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November 5, 2012

How women can save the 'Star Wars' franchise

(Continued)

Mara is only the beginning. "The Rogue Squadron" quartet, a series of fighter pilot novels by Michael A. Stackpole, may have had a male main character, Corran Horn. But, unlike in the original "Star Wars" movies, Stackpole's lineup featured lots of female pilots who came from backgrounds as diverse as a prison planet, an alien race with a particular talent for spying, and the spoiled scion of a powerful industrial family. It's a world where, unlike action stories in which women are supposed to be able to shoot guns and crush throats in high heels, a woman's ability to rock an evening dress or willingness to date an alien lawyer had no impact on her performance when she hopped into an orange jumpsuit and climbed into the cockpit of an X-Wing.

Women don't just get to be impressive stand-alone characters. In fact, one of the strengths of the "Expanded Universe" is that it tells so many stories about relationships between men and women who are equally competent and equally complex. In the "Rogue Squadron" novels, the big romance is between ace pilot Corran and Mirax Terrik, the daughter of a smuggler Corran once sent to prison, who turned her father's business legitimate and is a pretty hot hand in a spaceship herself.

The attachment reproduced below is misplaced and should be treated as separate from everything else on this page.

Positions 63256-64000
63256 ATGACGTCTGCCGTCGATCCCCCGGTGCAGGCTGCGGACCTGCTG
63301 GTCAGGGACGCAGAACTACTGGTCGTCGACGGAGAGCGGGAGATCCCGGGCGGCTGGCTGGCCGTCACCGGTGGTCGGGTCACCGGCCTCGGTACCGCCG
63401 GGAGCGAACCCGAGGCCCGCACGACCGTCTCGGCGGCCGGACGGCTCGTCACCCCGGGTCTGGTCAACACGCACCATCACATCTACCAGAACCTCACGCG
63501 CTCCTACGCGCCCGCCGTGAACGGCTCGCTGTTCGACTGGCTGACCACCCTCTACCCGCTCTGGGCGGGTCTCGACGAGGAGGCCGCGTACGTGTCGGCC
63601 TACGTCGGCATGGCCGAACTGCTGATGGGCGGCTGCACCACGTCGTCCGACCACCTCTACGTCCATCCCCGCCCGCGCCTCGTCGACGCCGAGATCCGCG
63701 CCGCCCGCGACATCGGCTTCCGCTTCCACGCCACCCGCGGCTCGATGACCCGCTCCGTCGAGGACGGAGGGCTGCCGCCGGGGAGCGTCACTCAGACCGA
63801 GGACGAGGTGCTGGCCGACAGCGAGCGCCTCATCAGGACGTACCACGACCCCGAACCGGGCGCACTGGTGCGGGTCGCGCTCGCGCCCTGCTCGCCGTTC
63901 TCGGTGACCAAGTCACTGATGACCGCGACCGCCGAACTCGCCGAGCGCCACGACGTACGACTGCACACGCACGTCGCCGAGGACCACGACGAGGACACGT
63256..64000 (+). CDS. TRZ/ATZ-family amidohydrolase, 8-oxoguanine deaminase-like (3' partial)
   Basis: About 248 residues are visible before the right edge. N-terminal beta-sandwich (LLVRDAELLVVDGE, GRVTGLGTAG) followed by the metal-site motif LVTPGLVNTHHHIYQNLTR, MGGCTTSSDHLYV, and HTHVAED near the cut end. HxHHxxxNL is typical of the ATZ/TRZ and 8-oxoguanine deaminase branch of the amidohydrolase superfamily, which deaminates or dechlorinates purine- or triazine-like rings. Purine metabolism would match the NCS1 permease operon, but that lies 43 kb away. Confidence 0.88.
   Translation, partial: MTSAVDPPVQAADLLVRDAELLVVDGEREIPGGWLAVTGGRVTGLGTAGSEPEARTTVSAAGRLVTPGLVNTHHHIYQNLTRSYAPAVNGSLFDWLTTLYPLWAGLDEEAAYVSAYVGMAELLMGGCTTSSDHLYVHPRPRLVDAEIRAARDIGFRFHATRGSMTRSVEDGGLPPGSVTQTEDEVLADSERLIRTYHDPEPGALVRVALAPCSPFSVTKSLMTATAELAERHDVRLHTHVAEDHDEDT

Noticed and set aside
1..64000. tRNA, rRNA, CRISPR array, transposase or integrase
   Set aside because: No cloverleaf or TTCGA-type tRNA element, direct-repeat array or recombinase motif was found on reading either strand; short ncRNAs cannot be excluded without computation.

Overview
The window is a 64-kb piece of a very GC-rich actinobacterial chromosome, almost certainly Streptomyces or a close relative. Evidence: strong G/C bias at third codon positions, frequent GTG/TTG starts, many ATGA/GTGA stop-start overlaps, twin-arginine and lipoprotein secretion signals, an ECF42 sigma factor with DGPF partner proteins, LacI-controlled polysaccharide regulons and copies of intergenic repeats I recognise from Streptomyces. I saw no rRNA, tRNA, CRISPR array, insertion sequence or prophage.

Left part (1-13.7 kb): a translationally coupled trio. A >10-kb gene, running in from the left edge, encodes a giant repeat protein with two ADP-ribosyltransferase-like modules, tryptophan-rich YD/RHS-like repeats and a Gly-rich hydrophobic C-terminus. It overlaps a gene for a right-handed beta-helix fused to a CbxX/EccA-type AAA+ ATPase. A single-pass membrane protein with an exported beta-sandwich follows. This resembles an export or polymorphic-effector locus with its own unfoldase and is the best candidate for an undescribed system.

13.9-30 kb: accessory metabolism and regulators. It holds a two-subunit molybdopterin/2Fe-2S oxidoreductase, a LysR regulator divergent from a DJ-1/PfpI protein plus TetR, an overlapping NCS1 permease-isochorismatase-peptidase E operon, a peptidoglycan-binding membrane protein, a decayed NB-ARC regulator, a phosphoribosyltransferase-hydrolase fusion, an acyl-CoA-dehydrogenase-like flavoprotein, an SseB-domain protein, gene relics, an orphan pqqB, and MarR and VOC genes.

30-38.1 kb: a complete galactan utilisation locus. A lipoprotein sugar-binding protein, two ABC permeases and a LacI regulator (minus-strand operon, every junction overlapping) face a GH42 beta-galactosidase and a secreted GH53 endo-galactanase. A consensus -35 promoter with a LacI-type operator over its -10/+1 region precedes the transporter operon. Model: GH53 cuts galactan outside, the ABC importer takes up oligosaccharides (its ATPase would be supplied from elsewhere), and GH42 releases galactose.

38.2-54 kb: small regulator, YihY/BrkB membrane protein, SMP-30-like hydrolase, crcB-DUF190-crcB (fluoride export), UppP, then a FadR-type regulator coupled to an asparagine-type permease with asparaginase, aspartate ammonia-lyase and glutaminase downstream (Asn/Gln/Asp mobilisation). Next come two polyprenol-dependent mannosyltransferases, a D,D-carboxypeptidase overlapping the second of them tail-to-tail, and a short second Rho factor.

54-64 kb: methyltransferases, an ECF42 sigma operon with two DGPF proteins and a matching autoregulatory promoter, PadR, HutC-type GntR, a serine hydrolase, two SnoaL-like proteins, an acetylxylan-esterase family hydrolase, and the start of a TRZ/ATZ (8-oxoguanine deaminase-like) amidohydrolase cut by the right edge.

There's also Jaina Solo, Princess Leia's daughter with Han Solo, who becomes not just a Jedi Knight, but takes pride of place as the best of the order. She ends up married, after the standard amount of "Star Wars" tsuris, to Jagged Fel, a pilot and eventual head of a revived Empire.

It's striking to compare "Expanded Universe" to Disney's adaptations of Marvel comics, in which women are secretary-girlfriend hybrids (like Pepper Potts), adjuncts to the men who are really in charge (like Maria Hill is to Nick Fury), or fearless spies, but not actual superheroines (like Black Widow).

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